Welcome to the NGINX blog! We’ve started this to keep you all more informed about NGINX Open Source, the company NGINX, Inc., and our new commercial product NGINX Plus.
I’m Sarah Novotny, NGINX’s newly hired evangelist. You might know me from my work as co-chair of the O’Reilly Open Source Convention (OSCON), or within the MySQL community. I’m delighted to join and learn from the community and users of NGINX.
I’m going to kick off this first post by offering an overview of our progress in 2013, and make an exciting announcement for 2014.
In 2013, we released version 1.4 of NGINX, which added features such as support for SPDY and WebSocket. The engineering team continued to stomp out 14 major bugs and 2 security fixes, and made 4 additional dot releases to version 1.4.
There was lots of work on the 1.5 branch of the code as well. We saw the addition of cache revalidation for both proxying and FastCGI. There was also the addition of an HTTP authentication module which allows dependencies on subrequests.
We also released our first commercial product, NGINX Plus, targeted at enterprise customers who want the superior scalability of the NGINX Open Source server along with enterprise‑level support and services that let them sleep comfortably at night. At a recent event I attended, a number of CIOs said their number one infrastructure bet in 2014 was open source software. The enterprise is beginning to recognize that the F/OSS movement builds better software.
Early in 2013 we brought in a CEO, Gus Robertson, to support the amazing founders and engineering team that’s based in Russia. Gus came to NGINX from a long stint with Red Hat. His focus is to grow NGINX’s adoption, work that takes many forms. We’re committed to a robust open source product, and a thriving business to support it, as well as offering peace of mind through support and services to enterprise customers.
To that end, Gus’ first order of business was to make sure the company can continue to provide excellent software. During 2013 Gus and the founders spent time raising a round of funding. In October they closed our Series B round of venture funding, led by NEA, and including e.Ventures and long‑time supporters Runa Capital. This allows the engineering team to continue pushing the NGINX product forward and for the rest of the company to grow to support the community behind 140 million websites.
And the Community
The new funding means we’ve also been able to hire positions that directly benefit the user community, including a dedicated technical writer to focus on making our documentation more helpful and user friendly, and to revitalize the aging Wiki which was maintained for a long time by community member Cliff Wells. As Cliff’s volunteer time slimmed, many of our users noticed that the Wiki documentation hasn’t kept up with our new releases. While many community members still update the Wiki, we do miss Cliff’s stewardship.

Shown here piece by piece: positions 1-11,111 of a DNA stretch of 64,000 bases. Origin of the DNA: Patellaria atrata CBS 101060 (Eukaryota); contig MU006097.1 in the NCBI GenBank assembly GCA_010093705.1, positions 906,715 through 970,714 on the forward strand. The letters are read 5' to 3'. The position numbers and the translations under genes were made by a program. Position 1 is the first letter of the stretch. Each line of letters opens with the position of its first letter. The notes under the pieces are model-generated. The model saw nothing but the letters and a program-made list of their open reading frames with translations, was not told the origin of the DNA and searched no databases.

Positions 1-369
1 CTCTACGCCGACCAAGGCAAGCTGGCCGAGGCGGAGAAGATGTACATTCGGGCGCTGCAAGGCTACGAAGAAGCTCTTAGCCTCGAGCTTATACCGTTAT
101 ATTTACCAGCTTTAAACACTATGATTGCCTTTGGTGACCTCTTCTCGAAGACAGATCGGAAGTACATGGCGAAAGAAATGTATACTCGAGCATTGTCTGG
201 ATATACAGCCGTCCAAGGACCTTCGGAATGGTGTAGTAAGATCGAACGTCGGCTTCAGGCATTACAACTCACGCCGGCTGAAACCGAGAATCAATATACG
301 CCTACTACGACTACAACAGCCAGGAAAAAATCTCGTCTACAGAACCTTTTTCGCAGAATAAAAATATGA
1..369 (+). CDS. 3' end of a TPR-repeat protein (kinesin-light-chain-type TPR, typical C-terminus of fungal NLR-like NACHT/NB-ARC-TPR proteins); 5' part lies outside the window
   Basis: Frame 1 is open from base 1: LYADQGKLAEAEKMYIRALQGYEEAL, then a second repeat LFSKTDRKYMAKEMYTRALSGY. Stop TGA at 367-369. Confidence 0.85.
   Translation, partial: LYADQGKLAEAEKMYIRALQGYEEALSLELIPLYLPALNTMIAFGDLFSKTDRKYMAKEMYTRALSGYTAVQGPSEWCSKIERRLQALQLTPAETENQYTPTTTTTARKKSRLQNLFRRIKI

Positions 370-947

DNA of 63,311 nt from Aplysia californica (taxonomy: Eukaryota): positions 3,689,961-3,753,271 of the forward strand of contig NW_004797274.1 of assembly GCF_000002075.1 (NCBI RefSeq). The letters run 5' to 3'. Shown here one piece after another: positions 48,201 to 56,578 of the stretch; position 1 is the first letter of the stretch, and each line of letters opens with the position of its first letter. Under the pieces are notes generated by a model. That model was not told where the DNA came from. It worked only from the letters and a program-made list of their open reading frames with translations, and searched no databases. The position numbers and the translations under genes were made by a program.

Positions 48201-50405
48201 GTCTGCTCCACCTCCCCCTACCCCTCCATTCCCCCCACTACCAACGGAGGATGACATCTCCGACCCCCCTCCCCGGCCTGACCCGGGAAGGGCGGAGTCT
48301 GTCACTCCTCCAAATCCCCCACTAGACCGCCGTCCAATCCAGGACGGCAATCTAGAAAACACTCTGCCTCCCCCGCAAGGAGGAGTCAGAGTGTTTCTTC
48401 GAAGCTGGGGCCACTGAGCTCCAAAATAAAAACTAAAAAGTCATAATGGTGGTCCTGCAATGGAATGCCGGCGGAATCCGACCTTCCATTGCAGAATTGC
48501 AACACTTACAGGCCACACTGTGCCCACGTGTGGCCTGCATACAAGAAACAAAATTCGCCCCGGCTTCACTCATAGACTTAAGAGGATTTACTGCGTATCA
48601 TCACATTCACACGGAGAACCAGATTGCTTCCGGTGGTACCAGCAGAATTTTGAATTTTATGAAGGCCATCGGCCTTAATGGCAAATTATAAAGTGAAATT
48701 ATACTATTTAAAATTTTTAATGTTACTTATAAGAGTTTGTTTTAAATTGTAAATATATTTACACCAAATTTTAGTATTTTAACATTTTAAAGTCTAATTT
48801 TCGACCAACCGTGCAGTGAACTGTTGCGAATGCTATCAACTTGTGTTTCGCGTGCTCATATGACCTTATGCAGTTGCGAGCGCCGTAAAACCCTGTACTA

Fear not! Yaroslav is on the job now, and we’ll be focusing on improving our documentation across the board.
Last year also saw the release of a few NGINX books, which the engineering team had the privilege of reviewing (and even one that Andrew contributed to). There’s Packt’s Mastering NGINX by Dimitri Aivaliotis, and Creative Commons published The Architecture of Open Source Applications: Volume II.
In the physical world, 2013 saw the first NGINX meetup in the San Francisco area, as well as our first conference sponsorship. Five of us attended AWS re:Invent in Las Vegas, staffed a booth, and sponsored drinks one evening in the expo hall. Re:Invent was my first introduction to the user community that exists around NGINX. It was amazing to have a steady influx of people in the booth just asking to shake the hands of our engineers. They were effusive in their praise and excitement about the product. It was immediately after that event that I accepted a position with NGINX, to be sure there was continued focus on outreach and to provide a conduit for user feedback and community engagement. We want to make sure your voice is heard and prioritized in our product planning.
Announcing the NGINX User and Developer Summit
Now for some fun in 2014! Please join us at our first User and Developer Summit, on February 25 in San Francisco. This won’t be the last event we host, or your only opportunity to meet and talk with our team, but there is no better time to hear what we’re working on and let us know what you think about our plans. Later in 2014 is the tenth anniversary of the version 0.1.0 public release of NGINX, and we need your help to be sure it only improves from here.